What used to be

I was wondering why my thighs ached. I figured it out. It is because what used to be in my heart has moved to my legs, because my heart couldn’t take it.

Like when you are holding a stone platter that somebody’s grandmother brought over on their lap on a ship from some far away country when she was 14 with nothing but a piece of bread in her pocket and that platter and an address, and you drop the platter. You hit something unexpectedly with the edge of your elbow and there is the tiniest slick of grease on your fingers from the pot you have been standing over. And that is it. The platter is on the floor in pieces. Your heart can’t take that. That is why you take it in the legs. Then your legs feel weak, and it is hard to get up from the bed.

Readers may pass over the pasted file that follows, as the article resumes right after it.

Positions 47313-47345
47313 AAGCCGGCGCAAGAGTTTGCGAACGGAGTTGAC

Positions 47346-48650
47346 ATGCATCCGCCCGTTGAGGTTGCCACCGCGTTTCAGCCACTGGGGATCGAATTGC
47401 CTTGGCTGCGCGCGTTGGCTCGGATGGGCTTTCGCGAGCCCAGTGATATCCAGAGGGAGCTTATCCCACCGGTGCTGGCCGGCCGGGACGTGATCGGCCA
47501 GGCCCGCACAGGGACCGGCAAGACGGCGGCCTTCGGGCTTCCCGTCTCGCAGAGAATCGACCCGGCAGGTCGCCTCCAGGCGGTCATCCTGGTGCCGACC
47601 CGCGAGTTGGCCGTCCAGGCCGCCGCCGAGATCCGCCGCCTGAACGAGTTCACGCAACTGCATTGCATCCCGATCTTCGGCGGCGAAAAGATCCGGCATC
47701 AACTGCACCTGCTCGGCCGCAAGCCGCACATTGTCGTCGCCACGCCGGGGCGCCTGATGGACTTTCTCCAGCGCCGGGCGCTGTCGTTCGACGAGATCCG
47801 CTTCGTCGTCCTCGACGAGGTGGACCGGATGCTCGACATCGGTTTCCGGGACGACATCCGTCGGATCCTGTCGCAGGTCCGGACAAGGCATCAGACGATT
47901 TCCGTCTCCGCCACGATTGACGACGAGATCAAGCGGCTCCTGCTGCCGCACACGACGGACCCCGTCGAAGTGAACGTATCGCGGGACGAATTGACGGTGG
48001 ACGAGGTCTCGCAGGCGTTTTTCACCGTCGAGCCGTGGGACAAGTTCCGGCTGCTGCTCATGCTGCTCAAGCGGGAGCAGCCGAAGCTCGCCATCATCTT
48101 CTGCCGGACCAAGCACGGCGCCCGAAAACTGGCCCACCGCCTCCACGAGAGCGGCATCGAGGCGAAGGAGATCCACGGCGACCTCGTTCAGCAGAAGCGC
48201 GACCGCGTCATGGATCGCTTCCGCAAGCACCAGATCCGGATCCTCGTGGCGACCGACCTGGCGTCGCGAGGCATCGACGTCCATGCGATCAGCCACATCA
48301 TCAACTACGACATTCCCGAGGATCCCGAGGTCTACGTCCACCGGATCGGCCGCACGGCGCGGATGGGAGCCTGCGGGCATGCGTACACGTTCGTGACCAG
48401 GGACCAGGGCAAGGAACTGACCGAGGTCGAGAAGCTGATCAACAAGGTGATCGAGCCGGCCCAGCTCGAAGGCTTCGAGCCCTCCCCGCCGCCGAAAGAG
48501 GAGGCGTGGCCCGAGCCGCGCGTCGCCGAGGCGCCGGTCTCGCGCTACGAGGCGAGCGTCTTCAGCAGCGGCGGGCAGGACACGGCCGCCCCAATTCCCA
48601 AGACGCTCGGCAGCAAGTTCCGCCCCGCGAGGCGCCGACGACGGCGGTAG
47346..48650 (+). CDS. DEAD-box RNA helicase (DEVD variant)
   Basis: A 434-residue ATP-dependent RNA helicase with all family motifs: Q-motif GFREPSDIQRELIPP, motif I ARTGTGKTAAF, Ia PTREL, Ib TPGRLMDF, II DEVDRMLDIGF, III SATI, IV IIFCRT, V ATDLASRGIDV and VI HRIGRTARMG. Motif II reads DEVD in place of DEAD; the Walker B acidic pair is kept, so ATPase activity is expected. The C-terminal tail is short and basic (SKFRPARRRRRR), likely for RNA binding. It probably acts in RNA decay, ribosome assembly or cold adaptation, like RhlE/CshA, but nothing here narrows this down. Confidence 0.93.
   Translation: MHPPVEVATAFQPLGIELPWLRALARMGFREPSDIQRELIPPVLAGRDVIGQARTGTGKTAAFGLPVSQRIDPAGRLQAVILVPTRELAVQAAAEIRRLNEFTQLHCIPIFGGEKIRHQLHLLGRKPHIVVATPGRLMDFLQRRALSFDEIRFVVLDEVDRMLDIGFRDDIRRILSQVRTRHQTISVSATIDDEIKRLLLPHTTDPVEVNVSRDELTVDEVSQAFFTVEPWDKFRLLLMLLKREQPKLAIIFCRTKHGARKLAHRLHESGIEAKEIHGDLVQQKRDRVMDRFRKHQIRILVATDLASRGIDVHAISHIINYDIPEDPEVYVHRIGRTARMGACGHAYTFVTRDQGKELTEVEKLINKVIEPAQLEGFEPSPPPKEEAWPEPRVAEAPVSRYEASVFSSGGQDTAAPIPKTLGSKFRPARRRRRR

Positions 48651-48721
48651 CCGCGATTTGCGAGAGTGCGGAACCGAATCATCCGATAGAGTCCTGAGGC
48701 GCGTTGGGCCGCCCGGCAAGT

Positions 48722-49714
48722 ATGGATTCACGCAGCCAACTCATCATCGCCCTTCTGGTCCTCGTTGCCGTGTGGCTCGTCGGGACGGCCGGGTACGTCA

There is only so much you can think about that. I get on the train to Essex Street to buy marrow bones and chicken carcasses. I come back home, put them in the deepest pot I have, with water, carrot, celery, onion with a clove stuck in it, garlic, bouquet garni of leek, thyme, parsley and bay leaves tied with kitchen string, three cherry tomatoes, the tiniest shower of salt and a pour of olive oil. I let it simmer for a few hours. I sit there and smell it. Every fifteen or twenty minutes, you have to skim the scum that rises to the top. When it is done, you leave it for a while, just long enough so that it is not too hot to pour through a sieve. I used to throw the bones and tired veg away, but now I pick the meat off, scoop out the marrow with a spoon and float the carrot and celery in a bowl of hot broth.

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